This risk will be compounded if the company goes bust. Technically, the loan is an agreement between you and the borrower so you will still be owed money, but it may be difficult or impossible to find a way to collect.

After you put your money into a peer-to-peer scheme, it may not be immediately lent out. In this waiting period, you will receive no interest and your funds will be effectively inactive.

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Mis sold PPI Claims Under-Compensated By £1bn as FCA Discuss Extra Refunds

Just when you thought it was safe to trust the banks again – they go and get caught under-compensating victims of mis sold Payment Protection Insurance.

Some of the UK’s major high street lenders are looking at an additional PPI compensation bill of around £1bn after it was revealed that customers had been under-refunded when receiving PPI payouts.

Extra fees and charges

The low payouts are a result of lenders neglecting to refund additional charges and fees incurred by the premiums of mis sold PPI policies. For example: some PPI premium payments put people over their borrowing limits, meaning they were charged an additional fee. When investigating the case for compensation, the bank should of refunded this fee alongside the premium payments, but it didn’t.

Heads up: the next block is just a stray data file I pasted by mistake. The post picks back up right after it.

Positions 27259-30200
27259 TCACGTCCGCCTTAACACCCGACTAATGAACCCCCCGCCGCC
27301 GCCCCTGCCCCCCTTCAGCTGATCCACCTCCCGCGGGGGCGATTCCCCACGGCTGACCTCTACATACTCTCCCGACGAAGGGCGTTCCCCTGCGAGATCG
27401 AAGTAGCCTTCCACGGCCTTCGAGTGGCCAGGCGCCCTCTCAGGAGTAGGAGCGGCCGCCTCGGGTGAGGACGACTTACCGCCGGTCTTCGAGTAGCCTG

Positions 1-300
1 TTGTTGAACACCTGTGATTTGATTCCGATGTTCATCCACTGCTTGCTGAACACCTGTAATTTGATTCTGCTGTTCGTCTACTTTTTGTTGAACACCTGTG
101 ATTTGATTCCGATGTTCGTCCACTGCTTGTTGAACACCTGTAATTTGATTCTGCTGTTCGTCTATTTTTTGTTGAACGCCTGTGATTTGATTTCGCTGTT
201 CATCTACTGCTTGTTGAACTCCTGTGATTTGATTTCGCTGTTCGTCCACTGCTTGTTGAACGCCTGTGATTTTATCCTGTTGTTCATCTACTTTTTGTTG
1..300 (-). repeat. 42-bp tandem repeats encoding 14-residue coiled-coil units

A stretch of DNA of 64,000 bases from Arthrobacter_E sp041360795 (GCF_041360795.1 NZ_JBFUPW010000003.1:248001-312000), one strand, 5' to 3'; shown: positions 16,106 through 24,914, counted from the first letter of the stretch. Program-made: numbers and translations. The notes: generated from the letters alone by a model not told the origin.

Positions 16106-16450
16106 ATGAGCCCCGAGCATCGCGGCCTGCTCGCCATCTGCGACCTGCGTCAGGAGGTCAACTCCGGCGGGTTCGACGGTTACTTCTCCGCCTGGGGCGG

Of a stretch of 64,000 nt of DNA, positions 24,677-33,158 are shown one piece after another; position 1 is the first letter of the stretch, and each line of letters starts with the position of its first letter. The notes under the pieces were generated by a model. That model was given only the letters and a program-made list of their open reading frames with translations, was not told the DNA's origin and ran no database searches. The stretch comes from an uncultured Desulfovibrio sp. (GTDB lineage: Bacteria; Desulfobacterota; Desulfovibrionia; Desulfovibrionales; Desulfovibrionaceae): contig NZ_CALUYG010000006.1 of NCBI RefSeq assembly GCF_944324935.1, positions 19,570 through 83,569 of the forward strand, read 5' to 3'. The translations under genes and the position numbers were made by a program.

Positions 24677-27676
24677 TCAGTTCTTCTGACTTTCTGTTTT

The latest scandal involves PPI on credit cards, potentially issued by the following lenders:

– Lloyds Banking Group

– Barclays

– MBNA

– Capital One

Instead of assessing all of the premiums and related charges, it’s possible that these lenders just added up the payments made for the cover and refunded them to the customer, plus interest. In doing so they may have short-changed claimants by not checking for associated fees and charges relating to the PPI cover.

Mis sold PPI victims twice over

It’s likely that financial consumers who received a PPI refund where non-the-wiser no this under-payment, assuming that the lender would have done a full investigation into the policy and refunded everything owing. Only now, after the Financial Conduct Authority (FCA) has got involved, is the full scale of the under-compensation becoming clear. The FCA says it is discussing the issue with the banks involved.

Speaking about the situation, executive director of Which?, Richard Lloyd, said: “It adds insult to injury to be mis-sold PPI and then not get paid the full compensation you are due. Banks must ensure that anyone with a legitimate PPI claim gets every penny they are entitled to.”